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Puppet Shows, Bomb Sniffing Elephants Make Senate's Latest 'Wastebook'

McCain picks up where Coburn left off, with a detailed list of potentially frivolous federal projects that is likely to irk colleagues.

From bomb-detecting potential of elephants to National Guard spending on professional sports, the colorful tales of bad-optics spending just keep on coming.

The newest Senate “Wastebook” compiling questionable agency spending, from Sen. John McCain, R-Ariz., is shorter than its predecessor, based on more official sources and more likely to draw rebuttals from senatorial colleagues.

“Today I am releasing a report titled America’s Most Wasted, which continues the remarkable work that Oklahoma Senator Tom Coburn did for years with his annual Wastebook by highlighting, naming and shaming outrageous pork projects funded with your taxpayer dollars,” the Armed Services Committee chairman wrote in a release announcing the first in a planned series. His report highlights “questionable” Washington spending totaling $1.1 billion and “identifies at least $294 billion in spending on programs that are no longer authorized to receive funding due to Congress’s persistent unwillingness to pass authorization bills and oversee the spending that follows,” McCain said.

Citing a Congressional Budget Office January report on unauthorized spending on expired programs, the 18-page compendium goes after the Social Security Administration for paying $225 million for the schooling of ineligible children of people with disabilities. It hits the Homeland Security Department for spending $23 million researching bio-threats only to cancel the contract. And it notes that CBO singled out NASA and the National Institutes of Health for receiving tens of billions of tax dollars even though their programs’ authorization has expired.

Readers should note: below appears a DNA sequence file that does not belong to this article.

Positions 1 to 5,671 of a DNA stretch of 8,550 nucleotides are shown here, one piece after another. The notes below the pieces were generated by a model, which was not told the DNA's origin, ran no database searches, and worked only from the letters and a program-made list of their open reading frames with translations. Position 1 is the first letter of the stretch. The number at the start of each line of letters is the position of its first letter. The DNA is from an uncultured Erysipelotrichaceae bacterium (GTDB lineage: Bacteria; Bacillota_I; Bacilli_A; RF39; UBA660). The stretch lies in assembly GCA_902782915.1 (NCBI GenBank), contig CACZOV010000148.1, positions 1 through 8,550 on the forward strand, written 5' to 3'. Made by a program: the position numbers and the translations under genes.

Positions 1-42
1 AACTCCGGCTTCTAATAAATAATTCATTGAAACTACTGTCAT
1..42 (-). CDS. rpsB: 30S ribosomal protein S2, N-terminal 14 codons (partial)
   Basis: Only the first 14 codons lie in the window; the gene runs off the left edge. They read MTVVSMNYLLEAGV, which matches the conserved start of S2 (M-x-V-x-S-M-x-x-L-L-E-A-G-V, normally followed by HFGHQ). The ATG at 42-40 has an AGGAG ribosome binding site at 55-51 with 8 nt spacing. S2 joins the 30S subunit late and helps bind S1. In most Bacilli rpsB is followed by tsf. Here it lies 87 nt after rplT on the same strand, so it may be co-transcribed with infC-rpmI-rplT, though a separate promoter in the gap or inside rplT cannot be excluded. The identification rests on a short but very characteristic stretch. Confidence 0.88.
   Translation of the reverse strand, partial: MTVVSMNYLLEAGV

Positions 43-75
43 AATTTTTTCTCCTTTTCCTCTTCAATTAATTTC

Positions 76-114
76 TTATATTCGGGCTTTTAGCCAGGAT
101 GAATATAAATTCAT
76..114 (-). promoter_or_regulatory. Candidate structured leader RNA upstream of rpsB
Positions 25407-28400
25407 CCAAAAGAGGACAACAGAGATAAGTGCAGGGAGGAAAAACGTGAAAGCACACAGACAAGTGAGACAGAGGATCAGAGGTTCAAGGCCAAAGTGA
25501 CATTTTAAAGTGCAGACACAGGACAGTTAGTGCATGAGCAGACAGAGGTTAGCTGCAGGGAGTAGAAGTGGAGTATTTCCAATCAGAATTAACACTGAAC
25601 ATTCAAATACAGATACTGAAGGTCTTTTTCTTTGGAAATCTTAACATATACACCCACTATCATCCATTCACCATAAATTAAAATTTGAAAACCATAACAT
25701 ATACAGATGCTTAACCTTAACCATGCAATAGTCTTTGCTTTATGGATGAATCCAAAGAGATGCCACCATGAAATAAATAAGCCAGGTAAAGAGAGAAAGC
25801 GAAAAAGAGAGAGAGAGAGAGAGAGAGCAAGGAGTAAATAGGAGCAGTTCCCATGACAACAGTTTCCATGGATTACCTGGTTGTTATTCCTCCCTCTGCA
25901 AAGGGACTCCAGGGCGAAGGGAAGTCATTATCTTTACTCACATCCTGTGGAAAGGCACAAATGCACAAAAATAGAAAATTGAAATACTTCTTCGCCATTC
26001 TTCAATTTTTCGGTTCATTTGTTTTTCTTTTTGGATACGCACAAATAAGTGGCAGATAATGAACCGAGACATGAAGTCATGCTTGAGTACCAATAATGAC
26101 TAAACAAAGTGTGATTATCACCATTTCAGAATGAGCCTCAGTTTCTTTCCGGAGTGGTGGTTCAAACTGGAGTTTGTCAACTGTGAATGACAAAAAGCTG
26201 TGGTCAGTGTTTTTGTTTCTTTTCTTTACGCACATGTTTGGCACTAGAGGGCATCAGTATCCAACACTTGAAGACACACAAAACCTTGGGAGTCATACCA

“This report, required by law, identified at least $294 billion in spending on federal programs this fiscal year that are no longer authorized to receive tax dollars,” McCain wrote. In fiscal 2014, “that number reached $302 billion. These findings raise serious questions about Congress’s oversight and its ability to identify where limited tax dollars are being spent.”

McCain also mocked a $30,000 National Endowment for the Arts grant used for puppet shows in Vermont, and a dog-bite prevention website funded using a $390,798 NIH grant to the University of Alabama-Birmingham. The elephant powers-of-smell research involved a $50,000 Army research and development project in Africa, and the National Guard is said to have spent $49 million of its recruiting budget on sponsorship and advertising with sports leagues at a time when it had trouble training and paying guard members.

McCain’s report trumpets his years-long crusade against congressional earmarks, which were ostensibly ended in 2011, and may alienate colleagues with detailed attacks. “Among the many wasteful provisions in the [fiscal 2015] appropriations bill, better known as the “Cromnibus,” was a costly and duplicative provision directing the U.S. Department of Agriculture to continue developing a catfish inspection office even though another government agency, the Food and Drug Administration, already runs a catfish inspection office,” the report said. “What’s so special about catfish that they need two inspection centers?....Southern catfish farmers, rather than face competition, asked their powerful senators to support a law that essentially forces Americans to buy domestic catfish.”

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